March Bibliolust

For a short month, February sure produced a lot of bibliolust. So much so, in fact, that this month’s installment is broken into two categories. One is books I’m slated to review in the immediate future. As if that list isn’t enough, the other category consists of books already checked out from or for which I am on the “hold” list at the local library.

Up for review:

“Socialism Is Great!”: A Worker’s Memoir of the New China, Lijia Zhang — Having garnered some good reviews when initially released last year, I decided to take a look at the forthcoming paperback edition of this memoir of a Chinese woman born during the Cultural Revolution.

Magic Bus: On the Hippie Trail From Istanbul to India, Rory MacLean — One of several books on the list prompted by recent reviews. This one intrigued me because I’ve always wondered about those members of the “love generation” who took off for the east in search of enlightenment, dope or both.

Dangerous Laughter: Thirteen Stories, Steven Millhauser — I’m not usually big on short stories but the publisher’s description and the fact it made the 2008 NYT Most Notable list leads me to give it a shot.

A Free Life, Ha Jin — Another NYT Most Notable list entrant — this time from the 2007 list — the paperback release of this story of Chinese immigrants prompted me to take a look at something I missed when it was first released.

The Soul of Medicine, Sherwin Nuland — Although I haven’t read much of his work since then, I enjoyed Nuland’s 1994 National Book Award winning How We Die enough that I thought I’d take a look at this forthcoming work.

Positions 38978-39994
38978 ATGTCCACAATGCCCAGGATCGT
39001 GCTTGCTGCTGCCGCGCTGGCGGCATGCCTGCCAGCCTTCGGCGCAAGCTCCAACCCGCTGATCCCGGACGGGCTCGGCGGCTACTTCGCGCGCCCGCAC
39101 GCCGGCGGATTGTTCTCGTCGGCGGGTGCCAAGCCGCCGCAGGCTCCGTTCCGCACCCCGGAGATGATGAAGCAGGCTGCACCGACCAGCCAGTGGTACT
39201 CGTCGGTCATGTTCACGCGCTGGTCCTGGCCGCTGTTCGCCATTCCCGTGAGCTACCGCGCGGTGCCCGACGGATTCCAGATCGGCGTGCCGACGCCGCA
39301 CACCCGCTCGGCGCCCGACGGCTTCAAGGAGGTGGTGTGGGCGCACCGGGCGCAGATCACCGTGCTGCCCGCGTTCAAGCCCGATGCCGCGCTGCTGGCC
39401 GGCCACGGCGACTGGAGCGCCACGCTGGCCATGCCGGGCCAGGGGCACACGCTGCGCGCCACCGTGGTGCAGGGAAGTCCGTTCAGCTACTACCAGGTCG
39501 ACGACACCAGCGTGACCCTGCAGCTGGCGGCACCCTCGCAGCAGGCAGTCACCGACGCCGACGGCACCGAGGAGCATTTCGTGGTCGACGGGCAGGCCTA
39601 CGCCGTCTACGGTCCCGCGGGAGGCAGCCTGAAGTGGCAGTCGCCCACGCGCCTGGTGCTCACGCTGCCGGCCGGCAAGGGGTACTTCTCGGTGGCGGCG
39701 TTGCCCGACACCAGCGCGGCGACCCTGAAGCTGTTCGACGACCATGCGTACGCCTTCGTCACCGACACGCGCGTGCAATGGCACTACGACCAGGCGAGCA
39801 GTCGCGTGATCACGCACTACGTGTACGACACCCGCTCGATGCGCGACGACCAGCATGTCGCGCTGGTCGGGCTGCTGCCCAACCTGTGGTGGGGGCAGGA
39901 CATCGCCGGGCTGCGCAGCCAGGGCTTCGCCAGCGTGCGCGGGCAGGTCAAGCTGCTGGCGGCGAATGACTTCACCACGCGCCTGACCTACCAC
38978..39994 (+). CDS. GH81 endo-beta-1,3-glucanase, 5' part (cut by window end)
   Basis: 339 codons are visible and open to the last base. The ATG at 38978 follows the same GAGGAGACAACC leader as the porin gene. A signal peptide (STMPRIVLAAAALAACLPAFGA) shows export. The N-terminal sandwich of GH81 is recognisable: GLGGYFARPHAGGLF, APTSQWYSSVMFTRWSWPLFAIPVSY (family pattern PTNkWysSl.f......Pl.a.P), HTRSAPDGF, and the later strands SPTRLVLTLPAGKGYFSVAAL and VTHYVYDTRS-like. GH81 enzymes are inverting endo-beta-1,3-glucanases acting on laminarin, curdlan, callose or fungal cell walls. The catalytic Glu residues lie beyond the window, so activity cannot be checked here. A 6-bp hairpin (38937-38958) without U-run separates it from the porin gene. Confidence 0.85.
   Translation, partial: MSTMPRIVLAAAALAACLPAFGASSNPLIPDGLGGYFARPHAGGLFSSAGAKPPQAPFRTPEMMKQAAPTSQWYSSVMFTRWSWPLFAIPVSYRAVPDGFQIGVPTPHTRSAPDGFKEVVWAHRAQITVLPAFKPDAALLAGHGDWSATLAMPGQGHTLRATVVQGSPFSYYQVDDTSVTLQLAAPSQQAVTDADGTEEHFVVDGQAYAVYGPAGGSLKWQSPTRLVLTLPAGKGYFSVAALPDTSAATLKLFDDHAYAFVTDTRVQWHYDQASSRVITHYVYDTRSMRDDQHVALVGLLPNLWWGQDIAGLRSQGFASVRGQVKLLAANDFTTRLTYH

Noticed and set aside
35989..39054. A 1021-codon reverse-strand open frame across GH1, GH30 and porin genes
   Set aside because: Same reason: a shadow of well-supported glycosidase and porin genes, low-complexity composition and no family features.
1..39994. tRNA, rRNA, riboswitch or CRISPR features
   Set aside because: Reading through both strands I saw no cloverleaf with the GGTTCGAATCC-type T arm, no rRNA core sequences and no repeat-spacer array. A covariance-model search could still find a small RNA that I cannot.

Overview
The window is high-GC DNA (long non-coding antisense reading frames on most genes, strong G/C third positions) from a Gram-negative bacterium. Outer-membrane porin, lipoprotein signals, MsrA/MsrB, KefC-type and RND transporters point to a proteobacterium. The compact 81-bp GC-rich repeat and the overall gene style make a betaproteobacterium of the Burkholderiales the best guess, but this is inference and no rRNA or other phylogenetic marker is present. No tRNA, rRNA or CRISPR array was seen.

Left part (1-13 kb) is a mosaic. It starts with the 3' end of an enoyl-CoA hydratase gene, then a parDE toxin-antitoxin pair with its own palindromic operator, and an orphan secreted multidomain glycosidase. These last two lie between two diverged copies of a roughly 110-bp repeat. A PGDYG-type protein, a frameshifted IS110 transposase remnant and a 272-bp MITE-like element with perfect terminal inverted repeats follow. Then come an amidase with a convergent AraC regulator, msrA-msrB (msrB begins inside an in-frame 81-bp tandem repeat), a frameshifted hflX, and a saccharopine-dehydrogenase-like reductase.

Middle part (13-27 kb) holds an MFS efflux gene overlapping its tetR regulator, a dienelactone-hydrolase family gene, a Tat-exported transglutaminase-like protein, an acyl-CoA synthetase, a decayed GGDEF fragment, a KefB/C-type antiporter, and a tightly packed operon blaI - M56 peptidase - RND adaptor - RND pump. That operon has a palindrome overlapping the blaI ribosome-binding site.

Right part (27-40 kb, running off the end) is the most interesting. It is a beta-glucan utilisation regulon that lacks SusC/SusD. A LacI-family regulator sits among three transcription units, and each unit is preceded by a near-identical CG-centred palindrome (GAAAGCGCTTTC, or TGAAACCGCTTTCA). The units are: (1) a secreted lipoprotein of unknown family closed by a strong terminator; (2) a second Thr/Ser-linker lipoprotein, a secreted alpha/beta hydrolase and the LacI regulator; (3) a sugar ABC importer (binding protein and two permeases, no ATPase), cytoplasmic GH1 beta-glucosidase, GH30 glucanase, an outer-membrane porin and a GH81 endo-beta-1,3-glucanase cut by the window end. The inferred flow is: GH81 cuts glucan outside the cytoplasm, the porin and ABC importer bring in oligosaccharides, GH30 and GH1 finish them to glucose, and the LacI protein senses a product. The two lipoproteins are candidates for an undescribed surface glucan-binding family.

From the library:

The Bloody White Baron: The Extraordinary Story of the Russian Nobleman Who Became the Last Khan of Mongolia, James Palmer — Let’s see. What isn’t there to intrigue me about the true story of a Baltic German Russian Buddhist officer in the Russian military who believes he is the incarnation of Genghis Kahn and becomes the dictator of Mongolia?

American Rust, Philipp Meyer — Mucho hype and buzz that even compares this debut novel to John Steinbeck leads to it getting on the reserve list when it showed up in the forthcoming library holdings.

Losing My Religion: How I Lost My Faith Reporting on Religion in America-and Found Unexpected Peace, William Lobdell — After hearing an interview with him on NPR, I read Lodbell’s LA Times essay and have been looking forward to the release of his book since.

Lowboy, John Wray — Another debut novel with tons of hype and buzz.

To me reading isn’t a progression of events, it’s a sensory wash; every part of the imagination is engaged, verbal, visual, empathetic, olfactory. Reading is a virtual reality that’s entirely personalised to you.

Ian McDonald, “How Soon is Now?

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